4. Irrigation can be low pressure or high pressure. At home low pressure injection is sufficient which can be done using any of the infant milk bottle.
  5. If there is a burn, irrigation should be done continuously till the burning disappears.
  6. In case there is a foreign body with irritation, continuous irrigation should be done till burning disappears.
  7. Do not forget to wash your hands with soap and water before cleaning the wound and wear medical gloves, if available.
  8. It is good idea to let the injured person clear his or her own wounds, if possible.
  9. Rinsing of the wounds should be done for at least 5–10 minutes.
  10. Cool water may feel better than warm water on the wound.
  11. If there is a mild bleeding, clean the wound first and then stop the bleeding.
  12. Moderate scrubbing can be done if the wound is very dirty.
  13. If there are foreign bodies or objects, remove them using a clear tweezers. Do not push the tweezers, deeply into the wound.
  14. Apply dressing and bandage to the wound as the need may be.

Hepatitis A, E and typhoid are the hygiene markers of a city

By Dr K K Aggarwal
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It is diseases such as jaundice with hepatitis A in children and E in adults, typhoid, cholera and gastroenteritis that reflect the hygiene status of a city and not the occurrence of dengue and malaria.

Food and water–borne diseases can be eradicated by the following public awareness formula: When in doubt follow the principle, “heat it, boil it, cook it, peel it or forget it”. This means that in an unhygienic environment, one can eat an orange or a banana but not a tomato or apple. Other steps are:

  1. Do not eat salad that has been left open for more than 2 hours even if it is washed properly.
  2. Do not take cooked food that has been left on the table for more than 2 hours.
  3. Vegetables grown under the ground or over the surface of the ground should be washed properly before eating them raw. They may be the biggest source of worm infection in the brain, a condition called neurocysticercosis.
  4. Boiled water is the safest water to drink.
  5. Ice made from unhygienic water can be the source of most water–borne diseases.

It is our duty to keep our home and city as clean as possible. We must regard our city as our extended home, a garden as our farmhouse and roads as are our personal walking tracks.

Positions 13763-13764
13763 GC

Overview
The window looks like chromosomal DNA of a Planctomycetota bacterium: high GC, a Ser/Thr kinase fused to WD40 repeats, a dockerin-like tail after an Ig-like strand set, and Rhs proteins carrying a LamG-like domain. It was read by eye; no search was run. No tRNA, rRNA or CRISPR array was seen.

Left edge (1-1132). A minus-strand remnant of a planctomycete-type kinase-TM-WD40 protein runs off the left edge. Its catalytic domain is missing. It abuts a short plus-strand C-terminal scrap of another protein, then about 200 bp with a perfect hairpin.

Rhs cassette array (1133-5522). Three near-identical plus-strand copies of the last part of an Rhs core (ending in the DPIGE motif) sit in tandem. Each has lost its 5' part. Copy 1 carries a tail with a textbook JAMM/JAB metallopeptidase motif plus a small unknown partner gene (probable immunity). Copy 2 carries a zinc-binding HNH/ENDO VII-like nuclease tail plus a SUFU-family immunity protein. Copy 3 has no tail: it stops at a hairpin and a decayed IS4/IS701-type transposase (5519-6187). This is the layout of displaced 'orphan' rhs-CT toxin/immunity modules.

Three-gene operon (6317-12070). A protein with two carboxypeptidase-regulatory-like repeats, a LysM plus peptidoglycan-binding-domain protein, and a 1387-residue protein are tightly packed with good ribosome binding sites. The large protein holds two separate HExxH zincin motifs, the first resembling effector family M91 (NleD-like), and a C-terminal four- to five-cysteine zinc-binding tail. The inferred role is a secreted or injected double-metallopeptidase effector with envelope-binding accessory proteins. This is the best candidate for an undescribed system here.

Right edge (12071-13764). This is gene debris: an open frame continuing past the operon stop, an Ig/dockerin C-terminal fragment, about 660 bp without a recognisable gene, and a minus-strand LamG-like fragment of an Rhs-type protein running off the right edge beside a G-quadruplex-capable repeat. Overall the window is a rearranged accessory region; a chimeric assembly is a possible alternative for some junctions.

Cough Hygiene

By Dr K K Aggarwal
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When you cough or sneeze you tend to expel out respiratory waste which can be droplets larger than 5 micron or airborne droplet less than 5 micron both have different clinical implications. Droplets remain suspended in the air for a limited period only and exposure of less than 3 feet is usually required for human to human transmission of droplet borne respiratory organisms. In flu this can be up to 6 feet. The examples of droplet infections are meningitis influenza rubella German measles etc. No precaution needs to be taken by a person who is 6 10 feet away from the patient but if a person is sitting or working even 3 6 feet distance the non coughing person should wear a simple mask. Airborne droplet nuclei that carry respiratory secretion smaller than 5 micron can remain suspended in the air for extended period and can cause infections to people who are standing even more than 10 feet away. The example of airborne droplet nuclei infections are TB measles chickenpox and SARS. Patients with these diseases should be placed in an isolation room and all healthcare personnel who are looking after these patients must use a safe N95 mask. In normal house with windows opened there is a constant exchange of air which prevents spread of infections but in AC setups with no air exchange the infections can spread from one person to another. When sitting in an air conditioned atmosphere the setting of the AC should be such that the same air is not circulated and fresh air is allowed to exchange. Split ACs therefore are more dangerous than the window ACs. In an office with split AC if one employee is suffering from any of the droplet nuclei disease can transmit infection to others. Therefore patients with confirmed TV measles chickenpox and SARS should not be allowed to work in split AC atmosphere.

Hepatitis A, E and Typhoid are the hygiene markers of a city

By Dr K K Aggarwal
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It is diseases such as jaundice with hepatitis A in children and E in adults, typhoid, cholera and gastroenteritis that reflect the hygiene status of a city and not the occurrence of dengue and malaria.

Food and water–borne diseases can be eradicated by the following public awareness formula: When in doubt follow the principle, “heat it, boil it, cook it, peel it or forget it”. This means that in an unhygienic environment, one can eat an orange or a banana but not tomato or apple. Other steps are:

  • Do not eat salad that has been left open for more than 2 hours even if it is washed properly.
  • Do not eat cooked food that has been left on the table for more than two hours.
  • Vegetables grown under the ground or over the surface of the ground should be washed properly before eating them raw. They may be the biggest source of worm infection in the brain, a condition called neurocysticercosis.
  • Boiled water is the safest water to drink.
  • Ice made from unhygienic water can be the source of most water–borne diseases.